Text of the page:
Restaurants, charter captains provide hurricane relief

Hurricane supplies
Volunteers helped sort and organize the donated items later loaded onto trailers. - Joe Hendricks | Sun

CORTEZ – Last week the Swordfish Grill parking lot became the Cortez staging area for relief efforts to assist Texans impacted by Hurricane Harvey.

The management and employees of Ed Chiles’ Sandbar, BeachHouse and Mar Vista restaurants on Anna Maria Island and Longboat Key conducted a similar donation drive that filled the company’s box truck.

Hurricane planners
Local charter Captains Nate Weissman and John Leiter and restaurant manager Adam Sears spearheaded the Swordfish Grill’s hurricane relief efforts. – Joe Hendricks | Sun

Swordfish takes action

On Monday, Aug. 28, Swordfish Grill manager Adam Sears and local charter captains John Leiter and Nate Weissman discussed a relief effort that would include supplies and local boats being trailered to Texas.

“When Adam called, I said ‘Let’s do it.’ In a fishing village like this, people think about helping their neighbors and this is an extension of that,” General Manager Bob Slicker said.

On Tuesday, Aug. 29, Slicker posted a video on Facebook asking folks to bring supplies to the Swordfish Grill parking lot.

By 5 p.m., the staging area was nearly filled with donated water, food, clothing, diapers, baby supplies, children’s toys, disinfectant wipes, bug spray, dog food, cat food and kitty litter, mouthwash, toothpaste, toilet paper, paper towels, flashlights, batteries, gas cans and more. Cash and gas cards were also donated to help with travel expenses, and to fuel the boats while in Texas.

“We’ve got lots of skilled captains and we’re going to show up and see what we can do,” Leiter said Tuesday afternoon.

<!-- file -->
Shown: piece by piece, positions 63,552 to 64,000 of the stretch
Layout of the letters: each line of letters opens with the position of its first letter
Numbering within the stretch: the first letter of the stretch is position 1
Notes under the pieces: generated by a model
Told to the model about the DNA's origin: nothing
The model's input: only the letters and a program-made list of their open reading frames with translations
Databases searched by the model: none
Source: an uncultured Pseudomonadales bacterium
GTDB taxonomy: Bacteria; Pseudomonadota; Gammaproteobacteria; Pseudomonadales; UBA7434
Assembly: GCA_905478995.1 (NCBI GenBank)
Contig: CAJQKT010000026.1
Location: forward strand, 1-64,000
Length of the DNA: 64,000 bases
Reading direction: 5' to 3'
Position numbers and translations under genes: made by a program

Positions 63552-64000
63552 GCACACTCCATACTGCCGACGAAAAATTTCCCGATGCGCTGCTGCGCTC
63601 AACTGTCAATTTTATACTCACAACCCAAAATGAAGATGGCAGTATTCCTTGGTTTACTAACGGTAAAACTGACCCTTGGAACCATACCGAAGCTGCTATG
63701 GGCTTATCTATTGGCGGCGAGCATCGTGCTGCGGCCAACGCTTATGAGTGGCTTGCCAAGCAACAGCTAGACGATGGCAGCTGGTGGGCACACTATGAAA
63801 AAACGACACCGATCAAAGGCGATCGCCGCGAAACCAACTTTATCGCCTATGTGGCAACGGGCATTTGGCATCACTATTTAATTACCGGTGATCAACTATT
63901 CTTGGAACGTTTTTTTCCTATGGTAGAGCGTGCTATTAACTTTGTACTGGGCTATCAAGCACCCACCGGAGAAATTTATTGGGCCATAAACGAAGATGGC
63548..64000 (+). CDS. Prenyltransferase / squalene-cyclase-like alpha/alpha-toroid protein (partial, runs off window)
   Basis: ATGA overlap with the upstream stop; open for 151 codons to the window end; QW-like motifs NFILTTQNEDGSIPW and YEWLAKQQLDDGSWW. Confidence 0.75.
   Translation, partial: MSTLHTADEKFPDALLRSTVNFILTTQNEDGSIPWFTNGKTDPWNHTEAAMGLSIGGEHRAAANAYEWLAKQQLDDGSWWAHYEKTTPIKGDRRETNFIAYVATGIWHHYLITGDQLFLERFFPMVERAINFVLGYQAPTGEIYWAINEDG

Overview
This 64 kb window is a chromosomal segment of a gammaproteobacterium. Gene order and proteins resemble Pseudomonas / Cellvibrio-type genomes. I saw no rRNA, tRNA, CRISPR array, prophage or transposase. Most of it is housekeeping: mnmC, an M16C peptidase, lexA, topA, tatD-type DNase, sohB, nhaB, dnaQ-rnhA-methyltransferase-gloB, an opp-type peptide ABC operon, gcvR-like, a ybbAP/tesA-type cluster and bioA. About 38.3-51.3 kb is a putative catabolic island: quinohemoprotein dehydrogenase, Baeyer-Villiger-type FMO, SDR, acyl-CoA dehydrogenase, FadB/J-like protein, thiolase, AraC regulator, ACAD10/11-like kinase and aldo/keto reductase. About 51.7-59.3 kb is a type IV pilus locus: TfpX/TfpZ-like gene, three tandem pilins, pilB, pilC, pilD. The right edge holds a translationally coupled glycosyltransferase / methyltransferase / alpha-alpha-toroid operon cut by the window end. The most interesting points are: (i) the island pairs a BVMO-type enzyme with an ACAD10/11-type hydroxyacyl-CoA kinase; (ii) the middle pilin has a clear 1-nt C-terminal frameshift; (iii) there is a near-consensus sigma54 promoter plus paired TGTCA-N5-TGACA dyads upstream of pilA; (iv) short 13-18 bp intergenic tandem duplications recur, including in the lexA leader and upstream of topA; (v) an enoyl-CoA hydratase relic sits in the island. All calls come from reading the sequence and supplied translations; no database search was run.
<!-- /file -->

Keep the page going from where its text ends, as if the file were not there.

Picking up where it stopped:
He expected the Cortez caravan to include airboats, shallow water Go Devils and skiffs.

“You can drive an airboat right up to somebody’s house,” he said.

“Most of us are charter captains and we’re not running a lot of charters right now. This is better than sitting on the couch and watching the news,” Weissman said.

Before the first trailer was fully loaded, charter Capt. Phillip Watson arrived with a second trailer, on loan from the Bonefish Boatworks.

“We’re going to Texas. They need help and I’ve got some free time,” Watson said.

Later in the week, a third trailer was filled and sent to Texas, and a fourth trailer, on loan from Viking boats, was being filled for an anticipated departure on Monday.

John Cadmus from Cortez Watersports and Ryan Seybold also made the trip to Texas, with Sears providing logistical support from Cortez.

“John Cadmus posted video online of people he rescued. He’s getting people out of their homes, and then we have stuff to give them once they get out,” Slicker said on Friday.

“The outpouring has been wonderful; and Roque, from the Monkey Bus, said he’d like to take a busload of stuff in two weeks,” he added.

A second donation drive will take place in the Swordfish Grill parking lot on Saturday, Sept. 16 and Sunday, Sept. 17.

Community support

Bradenton Beach residents Nancy Kim and Steve Schewe were among the many residents from the Island who dropped off supplies Tuesday.

“We figured people would need something to sleep on so we brought sleeping bags, air mattresses, a hand pump to blow them up with, bug spray and citronella candles. I’m blessed and when something like this happens you have to give back,” Schewe said.

Bradenton Beach city employees Gail Garneau and Christine Watson also donated.

The Sun ownership and staff donated $400 worth of supplies and Holmes Beach resident David Zaccagnino contributed an additional $100 to the Sun’s donation.

Chiles Group donates

Last week, the Chiles Group sent notice to its 315 employees asking them to donate to the relief efforts. In two days, the employees donated enough supplies to fill the company truck. Chief Operating Officer Robert Baugh then drove the truck to a redistribution point near the Florida state line after supplementing the donated supplies with 30 cases of disposable diapers, trash bags and other items.

Chiles Group spokesperson Caryn Hodge’s sister lives in Houston, but was spared from the flooding and power outages.

“What they really need now are generators, grills, portable stoves and propane tanks because they have no way to cook. They also need cleaning supplies, trash bags, storage bins, diapers, adult diapers and new underwear,” Hodge said.